Mobile phone companies are evil, irritating, and stupid defacto monopolies MAY 14 2008
[I'm sure this is nothing new and has been amply documented elsewhere but I'm in rant mode, not research mode, so here we go.] We're going to London soon so my wife calls up AT&T to make sure our iPhones will work in the UK. We already knew all about the ridiculous prices they charge for international data roaming (viewing a 3-minute video on YouTube would cost about $40!), so turning that feature off for the duration is not going to be a problem. After unlocking the phones for international access, the woman informed Meg of two other tidbits of mobile phone company idiocy:
1. If my iPhone is on in the UK and the phone rings but I don't answer, the call goes to voicemail. As it should. But somehow, I get charged for that call at $1.29/minute *and* perhaps an additional call from my phone to the US, also billed at $1.29/minute. Individual voicemails are limited to 2 minutes, but if I get 10 2-minute voicemails over the course of a couple days, I'm charged $25 for not answering my phone. And then I have to listen to all the voicemails...that's another $25. Insane and inane.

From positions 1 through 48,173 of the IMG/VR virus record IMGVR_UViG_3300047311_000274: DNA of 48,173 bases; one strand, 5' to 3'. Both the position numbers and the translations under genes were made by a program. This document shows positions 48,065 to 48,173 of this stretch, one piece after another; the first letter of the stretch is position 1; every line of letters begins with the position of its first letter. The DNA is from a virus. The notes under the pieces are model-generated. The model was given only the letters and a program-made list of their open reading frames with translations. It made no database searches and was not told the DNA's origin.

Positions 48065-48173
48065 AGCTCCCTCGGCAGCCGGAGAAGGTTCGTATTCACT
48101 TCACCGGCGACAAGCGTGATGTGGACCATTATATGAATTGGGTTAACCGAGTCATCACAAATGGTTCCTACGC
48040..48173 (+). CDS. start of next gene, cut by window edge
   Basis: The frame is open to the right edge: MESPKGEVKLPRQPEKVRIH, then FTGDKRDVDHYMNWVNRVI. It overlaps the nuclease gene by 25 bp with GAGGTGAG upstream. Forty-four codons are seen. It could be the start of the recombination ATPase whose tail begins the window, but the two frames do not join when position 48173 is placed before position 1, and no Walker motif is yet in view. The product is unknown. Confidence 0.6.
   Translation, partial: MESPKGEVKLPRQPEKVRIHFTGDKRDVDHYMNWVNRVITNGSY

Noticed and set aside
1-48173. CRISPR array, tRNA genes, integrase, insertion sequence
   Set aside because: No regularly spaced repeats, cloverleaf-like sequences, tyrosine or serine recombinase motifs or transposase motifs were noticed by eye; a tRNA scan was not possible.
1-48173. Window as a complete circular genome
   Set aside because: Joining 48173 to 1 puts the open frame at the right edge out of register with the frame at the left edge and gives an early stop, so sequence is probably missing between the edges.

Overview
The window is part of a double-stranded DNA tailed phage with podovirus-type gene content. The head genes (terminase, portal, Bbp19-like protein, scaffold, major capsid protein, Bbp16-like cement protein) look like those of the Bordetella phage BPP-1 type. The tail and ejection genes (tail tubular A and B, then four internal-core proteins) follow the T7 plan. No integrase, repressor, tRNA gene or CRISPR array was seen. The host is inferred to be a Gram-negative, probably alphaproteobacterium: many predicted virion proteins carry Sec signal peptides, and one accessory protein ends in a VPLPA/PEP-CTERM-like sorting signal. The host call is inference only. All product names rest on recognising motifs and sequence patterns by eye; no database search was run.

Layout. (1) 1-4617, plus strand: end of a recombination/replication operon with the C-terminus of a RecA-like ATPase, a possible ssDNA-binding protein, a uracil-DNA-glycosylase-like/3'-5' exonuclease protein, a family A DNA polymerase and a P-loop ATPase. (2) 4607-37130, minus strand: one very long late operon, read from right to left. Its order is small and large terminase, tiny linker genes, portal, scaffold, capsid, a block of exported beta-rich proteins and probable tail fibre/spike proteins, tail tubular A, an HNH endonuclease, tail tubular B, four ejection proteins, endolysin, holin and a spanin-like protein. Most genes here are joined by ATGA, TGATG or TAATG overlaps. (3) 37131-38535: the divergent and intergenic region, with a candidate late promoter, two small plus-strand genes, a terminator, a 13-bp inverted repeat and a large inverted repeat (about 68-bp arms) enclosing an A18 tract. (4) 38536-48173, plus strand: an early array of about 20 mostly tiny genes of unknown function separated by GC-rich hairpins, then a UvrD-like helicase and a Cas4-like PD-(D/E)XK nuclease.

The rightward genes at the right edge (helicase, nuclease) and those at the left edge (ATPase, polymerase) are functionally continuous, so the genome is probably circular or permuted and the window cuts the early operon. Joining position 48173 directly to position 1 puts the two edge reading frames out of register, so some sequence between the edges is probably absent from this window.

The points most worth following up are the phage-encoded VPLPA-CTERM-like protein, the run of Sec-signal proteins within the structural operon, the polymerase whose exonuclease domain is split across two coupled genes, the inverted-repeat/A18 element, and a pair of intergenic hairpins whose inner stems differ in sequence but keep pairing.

2. But it gets even more unbelievable! Then the woman tells Meg that when the iPhone is hooked up to a computer via USB, you shouldn't download the photos from the phone to the computer because you'll incur international data roaming charges and further that the only way to deal with this is to wait to sync your photos when you get back to the US. W! T! F! How is that even possible? This sounds like complete bullshit to me. The iPhone somehow calls AT&T to ask permission to d/l photos? Verifies the EXIF data? Informs the US government what you've been taking pictures of...some kind of distributed self-surveillance system? Is this really the case or was this woman just really confused about what she was reading off of her script?